active MJO conditions . J. Geophys. Res. Atmos. , 120 , 10 324 – 10 350 , doi: 10.1002/2014JD022948 . 10.1002/2014JD022948 Saxen , T. R. , and S. A. Rutledge , 1998 : Surface fluxes and boundary layer recovery in TOGA COARE: Sensitivity to convective organization . J. Atmos. Sci. , 55 , 2763 – 2781 , doi: 10.1175/1520-0469(1998)055<2763:SFABLR>2.0.CO;2 . 10.1175/1520-0469(1998)055<2763:SFABLR>2.0.CO;2 Schlemmer , L. , and C. Hohenegger , 2014 : The formation of wider and deeper

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David M. Zermeño-Díaz, Chidong Zhang, Pavlos Kollias, and Heike Kalesse

available directly from observations. Large-scale cloud distributions during the life cycle of the MJO have been studied largely using satellite observations ( Lau and Wu 2003 ; Masunaga et al. 2008 ; Riley et al. 2011 ; Del Genio et al. 2012 ; Barnes and Houze 2013 ). These observations have shown a relatively large population of shallow clouds during suppressed phases of the MJO. The detection of shallow clouds from space is challenging because of partial beam-filling conditions (cloud sizes

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Sue Chen, Maria Flatau, Tommy G. Jensen, Toshiaki Shinoda, Jerome Schmidt, Paul May, James Cummings, Ming Liu, Paul E. Ciesielski, Christopher W. Fairall, Ren-Chieh Lien, Dariusz B. Baranowski, Nan-Hsun Chi, Simon de Szoeke, and James Edson

/DYNAMO period are 1–14 October, 6–16 November, 6–12 December, and 29 December to 9 January. The focus of this study is to investigate the moisture resurgence processes during the suppressed phase prior to the November MJO that covers a 4-day period between 12–16 November (~10 days prior to the MJO2 initiation in the DYNAMO array). The coupled hindcast simulations consist of a three-component (air–ocean–wave), six-way fully coupled run using the initial and boundary conditions from the real-time COAMPS run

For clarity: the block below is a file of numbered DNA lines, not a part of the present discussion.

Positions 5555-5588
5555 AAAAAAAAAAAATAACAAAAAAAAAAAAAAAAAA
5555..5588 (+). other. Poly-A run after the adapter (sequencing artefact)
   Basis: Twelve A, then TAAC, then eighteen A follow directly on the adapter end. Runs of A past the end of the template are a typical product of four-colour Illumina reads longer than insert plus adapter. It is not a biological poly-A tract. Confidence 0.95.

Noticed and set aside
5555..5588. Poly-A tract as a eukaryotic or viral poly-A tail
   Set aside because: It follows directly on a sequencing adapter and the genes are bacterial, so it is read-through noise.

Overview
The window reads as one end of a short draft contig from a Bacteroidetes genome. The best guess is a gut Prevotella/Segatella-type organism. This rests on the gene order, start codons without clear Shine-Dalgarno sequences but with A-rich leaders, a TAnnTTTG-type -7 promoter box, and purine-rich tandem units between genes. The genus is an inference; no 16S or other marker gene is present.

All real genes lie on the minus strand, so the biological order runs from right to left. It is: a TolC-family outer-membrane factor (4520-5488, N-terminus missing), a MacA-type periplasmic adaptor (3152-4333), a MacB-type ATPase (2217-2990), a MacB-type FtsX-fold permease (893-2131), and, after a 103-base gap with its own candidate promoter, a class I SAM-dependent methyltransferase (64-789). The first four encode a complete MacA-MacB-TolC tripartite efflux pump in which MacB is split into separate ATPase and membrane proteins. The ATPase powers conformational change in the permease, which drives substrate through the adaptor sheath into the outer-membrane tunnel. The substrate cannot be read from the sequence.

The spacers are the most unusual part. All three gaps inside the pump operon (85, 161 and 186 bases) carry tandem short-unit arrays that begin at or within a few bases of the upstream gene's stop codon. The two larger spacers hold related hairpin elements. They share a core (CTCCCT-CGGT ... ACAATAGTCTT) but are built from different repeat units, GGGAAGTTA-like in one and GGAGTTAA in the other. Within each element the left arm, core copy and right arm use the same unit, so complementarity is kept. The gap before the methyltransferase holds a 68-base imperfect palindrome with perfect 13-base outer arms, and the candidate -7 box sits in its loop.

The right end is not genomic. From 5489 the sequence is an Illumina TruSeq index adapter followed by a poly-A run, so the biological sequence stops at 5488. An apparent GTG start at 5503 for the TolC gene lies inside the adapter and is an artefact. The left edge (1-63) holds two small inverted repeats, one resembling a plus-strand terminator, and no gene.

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Xiouhua Fu, Wanqiu Wang, June-Yi Lee, Bin Wang, Kazuyoshi Kikuchi, Jingwei Xu, Juan Li, and Scott Weaver

. Figures 2a and 2b show the phase diagrams of the observations and forecasts under different SST settings ( Table 1 ) for a period of one month with two different initial conditions. For the case initialized on 7 October ( Fig. 2a ), the observed initial MJO is in phase 7 with a convective center in western Pacific ( Figs. 3a and 4a ). Regardless of what SST boundary conditions were used, all four forecasts capture the eastward propagation and the reinitiation of the October MJO in the Indian Ocean

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Brandon W. Kerns and Shuyi S. Chen

when the data are updated with new swaths. Also, moderate changes in midlevel moisture with the boundary layer and upper levels remaining moist are not easily distinguished in terms of TPW. For these reasons, the evolution of TPW is most useful at determining strong gradients between moist (>~55 mm) and dry air (<~45 mm) masses, where there are large gradients of moisture through a deep layer of the atmosphere. Fortunately, these sharp moisture gradients are common ( Zhang et al. 2003 ). 3